Not later than one year after the date of enactment of this subsection, and annually thereafter on the date of submission of the President’s budget request to Congress under section 1105(a) of title 31, United States Code, the Secretary shall submit to the Committee on Transportation and Infrastructure and the Committee on Science and Technology of the House of Representatives and the Committee on Commerce, Science, and Transportation of the Senate a report summarizing the progress made in carrying out the integrated work plan required by section 709(b)(5) and any changes in that plan.

(2)

Contents

The report shall include—

(A)

a copy of the updated integrated work plan;

(B)

a description of the progress made in carrying out the integrated work plan and any changes in that plan, including any changes based on funding shortfalls and limitations set by the Office of Management and Budget;

(C)

a detailed description of—

(i)

the success or failure of each item of the integrated work plan for the previous year and relevant information as to why any milestone was not met; and

(ii)

the impact of not meeting the milestone and what actions will be taken in the future to account for the failure to complete the milestone;

(D)

an explanation of any change to future years in the integrated work plan and the reasons for such change; and

(E)

an identification of the levels of funding for each agency participating in the integrated work plan devoted to programs and activities under the plan for the previous fiscal year and in the President’s budget request.

.

204.

Automatic dependent surveillance-broadcast services

(a)

Report on FAA program and schedule

(1)

In general

The Administrator of the Federal Aviation Administration shall prepare a report detailing the program and schedule for integrating automatic dependent surveillance-broadcast (in this section referred to as ADS-B) technology into the national airspace system.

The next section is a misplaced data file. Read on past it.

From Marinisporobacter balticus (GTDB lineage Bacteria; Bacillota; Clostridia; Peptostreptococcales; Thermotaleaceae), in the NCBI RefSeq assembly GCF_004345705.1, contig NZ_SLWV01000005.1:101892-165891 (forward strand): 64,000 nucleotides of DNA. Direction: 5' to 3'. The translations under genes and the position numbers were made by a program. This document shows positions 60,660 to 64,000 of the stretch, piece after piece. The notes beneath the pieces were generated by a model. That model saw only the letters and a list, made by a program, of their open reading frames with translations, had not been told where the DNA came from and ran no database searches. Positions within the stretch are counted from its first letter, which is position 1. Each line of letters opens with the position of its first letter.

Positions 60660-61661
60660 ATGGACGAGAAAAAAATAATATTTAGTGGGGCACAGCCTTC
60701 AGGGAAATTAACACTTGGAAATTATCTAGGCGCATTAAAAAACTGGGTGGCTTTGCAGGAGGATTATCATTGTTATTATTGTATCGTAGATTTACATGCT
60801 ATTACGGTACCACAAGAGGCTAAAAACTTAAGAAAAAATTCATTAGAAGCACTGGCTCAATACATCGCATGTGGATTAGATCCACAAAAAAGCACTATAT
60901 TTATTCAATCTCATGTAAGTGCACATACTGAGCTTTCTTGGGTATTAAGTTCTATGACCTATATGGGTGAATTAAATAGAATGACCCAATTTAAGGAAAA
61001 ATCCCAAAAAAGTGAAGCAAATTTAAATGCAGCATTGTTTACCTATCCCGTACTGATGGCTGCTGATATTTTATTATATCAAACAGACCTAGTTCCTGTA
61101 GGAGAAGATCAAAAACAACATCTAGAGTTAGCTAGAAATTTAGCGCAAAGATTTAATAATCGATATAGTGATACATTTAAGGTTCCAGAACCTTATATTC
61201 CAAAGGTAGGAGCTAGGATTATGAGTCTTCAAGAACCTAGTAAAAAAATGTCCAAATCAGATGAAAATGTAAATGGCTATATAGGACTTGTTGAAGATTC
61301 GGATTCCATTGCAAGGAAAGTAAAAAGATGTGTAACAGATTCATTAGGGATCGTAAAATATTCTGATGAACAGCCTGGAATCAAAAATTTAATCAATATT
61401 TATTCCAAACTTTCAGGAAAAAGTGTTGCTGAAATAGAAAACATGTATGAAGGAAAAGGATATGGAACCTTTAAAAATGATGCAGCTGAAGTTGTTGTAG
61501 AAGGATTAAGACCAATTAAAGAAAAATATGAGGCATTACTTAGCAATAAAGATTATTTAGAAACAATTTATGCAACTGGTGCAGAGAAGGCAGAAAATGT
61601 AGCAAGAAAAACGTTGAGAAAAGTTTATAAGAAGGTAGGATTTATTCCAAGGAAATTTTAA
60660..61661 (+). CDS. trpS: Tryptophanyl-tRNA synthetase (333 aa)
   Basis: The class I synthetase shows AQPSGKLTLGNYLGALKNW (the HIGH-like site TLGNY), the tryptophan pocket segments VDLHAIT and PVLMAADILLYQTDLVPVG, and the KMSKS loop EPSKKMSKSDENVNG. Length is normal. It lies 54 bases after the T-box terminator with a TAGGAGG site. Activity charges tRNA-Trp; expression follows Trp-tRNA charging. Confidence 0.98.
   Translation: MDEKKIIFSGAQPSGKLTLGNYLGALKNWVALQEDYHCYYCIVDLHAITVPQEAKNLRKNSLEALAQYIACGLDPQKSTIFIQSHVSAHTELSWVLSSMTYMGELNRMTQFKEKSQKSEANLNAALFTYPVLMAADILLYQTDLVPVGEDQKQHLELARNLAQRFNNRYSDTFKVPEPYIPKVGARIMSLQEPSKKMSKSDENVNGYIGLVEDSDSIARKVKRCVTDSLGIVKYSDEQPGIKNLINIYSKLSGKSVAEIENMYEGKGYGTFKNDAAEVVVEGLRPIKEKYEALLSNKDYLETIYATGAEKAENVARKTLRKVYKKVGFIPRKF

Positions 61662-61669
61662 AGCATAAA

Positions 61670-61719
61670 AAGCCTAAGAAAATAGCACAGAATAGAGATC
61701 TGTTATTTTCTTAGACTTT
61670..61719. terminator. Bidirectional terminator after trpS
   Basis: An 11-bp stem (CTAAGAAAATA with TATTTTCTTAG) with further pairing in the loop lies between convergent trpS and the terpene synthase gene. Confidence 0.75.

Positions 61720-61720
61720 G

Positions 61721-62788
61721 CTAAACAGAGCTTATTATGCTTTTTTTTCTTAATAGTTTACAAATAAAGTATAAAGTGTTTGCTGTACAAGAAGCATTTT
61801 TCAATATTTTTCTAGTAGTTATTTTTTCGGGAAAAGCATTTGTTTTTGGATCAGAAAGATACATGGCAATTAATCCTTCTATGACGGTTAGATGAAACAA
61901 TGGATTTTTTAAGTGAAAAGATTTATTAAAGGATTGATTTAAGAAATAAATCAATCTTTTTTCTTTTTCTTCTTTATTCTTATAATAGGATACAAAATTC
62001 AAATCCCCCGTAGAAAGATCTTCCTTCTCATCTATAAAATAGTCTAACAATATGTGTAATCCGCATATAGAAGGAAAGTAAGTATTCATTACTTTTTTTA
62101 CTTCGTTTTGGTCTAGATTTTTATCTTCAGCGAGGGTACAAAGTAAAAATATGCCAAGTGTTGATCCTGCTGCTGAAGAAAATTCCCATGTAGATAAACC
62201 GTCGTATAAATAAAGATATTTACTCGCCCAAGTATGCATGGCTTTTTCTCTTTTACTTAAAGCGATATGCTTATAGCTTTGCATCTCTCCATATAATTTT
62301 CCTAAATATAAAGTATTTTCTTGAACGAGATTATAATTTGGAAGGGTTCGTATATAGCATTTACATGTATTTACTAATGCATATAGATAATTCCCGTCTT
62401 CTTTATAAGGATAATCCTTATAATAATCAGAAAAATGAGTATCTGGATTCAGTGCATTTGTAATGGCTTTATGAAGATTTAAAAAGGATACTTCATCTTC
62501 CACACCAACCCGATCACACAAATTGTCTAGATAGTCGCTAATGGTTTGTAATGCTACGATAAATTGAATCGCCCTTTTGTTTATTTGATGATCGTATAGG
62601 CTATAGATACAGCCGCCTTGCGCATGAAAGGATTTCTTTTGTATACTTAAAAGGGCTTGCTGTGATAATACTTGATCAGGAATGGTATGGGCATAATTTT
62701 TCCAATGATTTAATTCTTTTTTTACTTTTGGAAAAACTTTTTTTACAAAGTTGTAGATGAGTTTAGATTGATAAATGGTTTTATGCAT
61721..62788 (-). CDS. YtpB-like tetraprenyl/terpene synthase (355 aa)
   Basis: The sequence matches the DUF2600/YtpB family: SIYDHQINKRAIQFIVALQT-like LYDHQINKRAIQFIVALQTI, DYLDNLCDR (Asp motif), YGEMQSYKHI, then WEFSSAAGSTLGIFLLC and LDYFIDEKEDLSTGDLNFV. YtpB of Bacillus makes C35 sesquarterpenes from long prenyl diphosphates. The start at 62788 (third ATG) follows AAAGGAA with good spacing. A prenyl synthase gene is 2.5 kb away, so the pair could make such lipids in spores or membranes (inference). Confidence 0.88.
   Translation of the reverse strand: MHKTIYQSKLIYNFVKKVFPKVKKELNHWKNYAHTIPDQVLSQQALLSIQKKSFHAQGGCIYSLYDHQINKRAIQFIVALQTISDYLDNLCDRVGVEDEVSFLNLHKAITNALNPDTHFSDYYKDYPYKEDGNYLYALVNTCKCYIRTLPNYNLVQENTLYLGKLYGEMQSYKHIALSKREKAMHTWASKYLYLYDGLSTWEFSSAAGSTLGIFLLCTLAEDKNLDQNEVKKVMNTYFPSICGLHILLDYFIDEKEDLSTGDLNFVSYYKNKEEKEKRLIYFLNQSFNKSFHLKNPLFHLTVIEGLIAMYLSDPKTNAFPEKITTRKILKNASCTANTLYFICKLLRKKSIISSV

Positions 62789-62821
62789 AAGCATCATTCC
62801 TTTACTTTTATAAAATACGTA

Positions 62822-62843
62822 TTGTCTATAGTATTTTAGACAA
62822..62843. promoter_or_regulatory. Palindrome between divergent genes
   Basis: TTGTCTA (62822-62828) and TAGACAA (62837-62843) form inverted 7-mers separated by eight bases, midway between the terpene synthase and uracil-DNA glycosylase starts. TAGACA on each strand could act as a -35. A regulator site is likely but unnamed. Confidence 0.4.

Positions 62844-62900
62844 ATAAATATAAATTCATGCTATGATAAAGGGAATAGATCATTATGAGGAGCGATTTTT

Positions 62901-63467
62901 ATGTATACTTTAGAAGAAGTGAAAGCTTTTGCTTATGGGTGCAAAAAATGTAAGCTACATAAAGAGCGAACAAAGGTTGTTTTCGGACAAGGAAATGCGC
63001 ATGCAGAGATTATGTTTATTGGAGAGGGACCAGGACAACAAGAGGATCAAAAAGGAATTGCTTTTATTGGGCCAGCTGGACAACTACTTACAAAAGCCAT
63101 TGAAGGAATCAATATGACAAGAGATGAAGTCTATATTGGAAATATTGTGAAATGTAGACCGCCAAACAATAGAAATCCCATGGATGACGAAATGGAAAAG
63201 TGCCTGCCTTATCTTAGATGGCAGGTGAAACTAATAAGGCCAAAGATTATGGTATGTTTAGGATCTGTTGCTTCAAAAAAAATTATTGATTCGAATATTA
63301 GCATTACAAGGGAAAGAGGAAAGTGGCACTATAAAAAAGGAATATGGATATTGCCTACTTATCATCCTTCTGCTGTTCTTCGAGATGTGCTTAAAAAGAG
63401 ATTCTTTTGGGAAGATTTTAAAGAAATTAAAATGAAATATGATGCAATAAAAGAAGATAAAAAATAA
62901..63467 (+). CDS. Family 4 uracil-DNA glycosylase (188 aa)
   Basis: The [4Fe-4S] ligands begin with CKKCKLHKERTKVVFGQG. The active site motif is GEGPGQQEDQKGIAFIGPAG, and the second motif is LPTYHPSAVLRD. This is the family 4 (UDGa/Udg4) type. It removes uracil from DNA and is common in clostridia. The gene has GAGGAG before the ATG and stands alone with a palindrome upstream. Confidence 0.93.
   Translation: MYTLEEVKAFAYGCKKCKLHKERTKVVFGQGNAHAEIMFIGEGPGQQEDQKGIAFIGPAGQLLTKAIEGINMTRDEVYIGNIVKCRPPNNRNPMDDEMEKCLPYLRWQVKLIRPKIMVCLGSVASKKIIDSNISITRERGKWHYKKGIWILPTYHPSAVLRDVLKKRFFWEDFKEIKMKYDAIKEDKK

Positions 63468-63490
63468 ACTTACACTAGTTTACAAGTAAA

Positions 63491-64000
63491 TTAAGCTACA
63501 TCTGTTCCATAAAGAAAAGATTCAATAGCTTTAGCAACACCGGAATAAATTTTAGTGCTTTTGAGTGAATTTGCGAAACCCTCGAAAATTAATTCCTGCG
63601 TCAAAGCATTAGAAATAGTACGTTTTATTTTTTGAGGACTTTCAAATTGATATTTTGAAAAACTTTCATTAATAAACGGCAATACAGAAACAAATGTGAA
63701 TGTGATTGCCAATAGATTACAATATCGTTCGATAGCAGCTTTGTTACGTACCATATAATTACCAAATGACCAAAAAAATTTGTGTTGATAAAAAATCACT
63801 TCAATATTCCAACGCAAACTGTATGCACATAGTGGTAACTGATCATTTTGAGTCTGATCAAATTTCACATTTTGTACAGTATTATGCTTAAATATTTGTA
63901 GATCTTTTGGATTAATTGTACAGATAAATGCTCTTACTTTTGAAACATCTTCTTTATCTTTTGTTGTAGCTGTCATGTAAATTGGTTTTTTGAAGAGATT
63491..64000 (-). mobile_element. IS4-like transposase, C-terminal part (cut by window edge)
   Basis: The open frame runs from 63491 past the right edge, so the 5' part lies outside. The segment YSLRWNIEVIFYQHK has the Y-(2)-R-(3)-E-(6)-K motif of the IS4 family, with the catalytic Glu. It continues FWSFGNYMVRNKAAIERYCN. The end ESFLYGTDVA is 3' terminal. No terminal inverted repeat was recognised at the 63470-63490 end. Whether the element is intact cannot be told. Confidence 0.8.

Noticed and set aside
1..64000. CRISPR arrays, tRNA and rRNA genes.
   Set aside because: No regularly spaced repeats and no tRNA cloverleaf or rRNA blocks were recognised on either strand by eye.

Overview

(2)

Contents

The report shall include—

(A)

a description of segment 1 and segment 2 activity to acquire ADS-B services;

(B)

a description of plans for implementation of advanced operational procedures and ADS-B air-to-air applications;

(C)

a description of possible options for expanding surveillance coverage beyond the ground stations currently under contract, including enhanced ground signal coverage at airports; and

(D)

a detailed description of the protections that the Administration will require as part of any contract or program in the event of a contractor’s default, bankruptcy, acquisition by another entity, or any other event jeopardizing the uninterrupted provision of ADS-B services.

(3)

Submission to Congress

Not later than 90 days after the date of enactment of this Act, the Administrator shall submit to the Committee on Transportation and Infrastructure of the House of Representatives and the Committee on Commerce, Science, and Transportation of the Senate the report prepared under paragraph (1).

(b)

Requirements of FAA contracts for ADS-B services

Any contract entered into by the Administrator with an entity to acquire ADS-B services shall contain terms and conditions that—

(1)

require approval by the Administrator before the contract may be assigned to or assumed by another entity, including any successor entity, subsidiary of the contractor, or other corporate entity;

(2)

provide that the assets, equipment, hardware, and software used in the performance of the contract be designated as critical national infrastructure for national security and related purposes;

(3)

require the contractor to provide continued broadcast services for a reasonable period, as determined by the Administrator, until the provision of such services can be transferred to another vendor or to the Government in the event of a termination of the contract;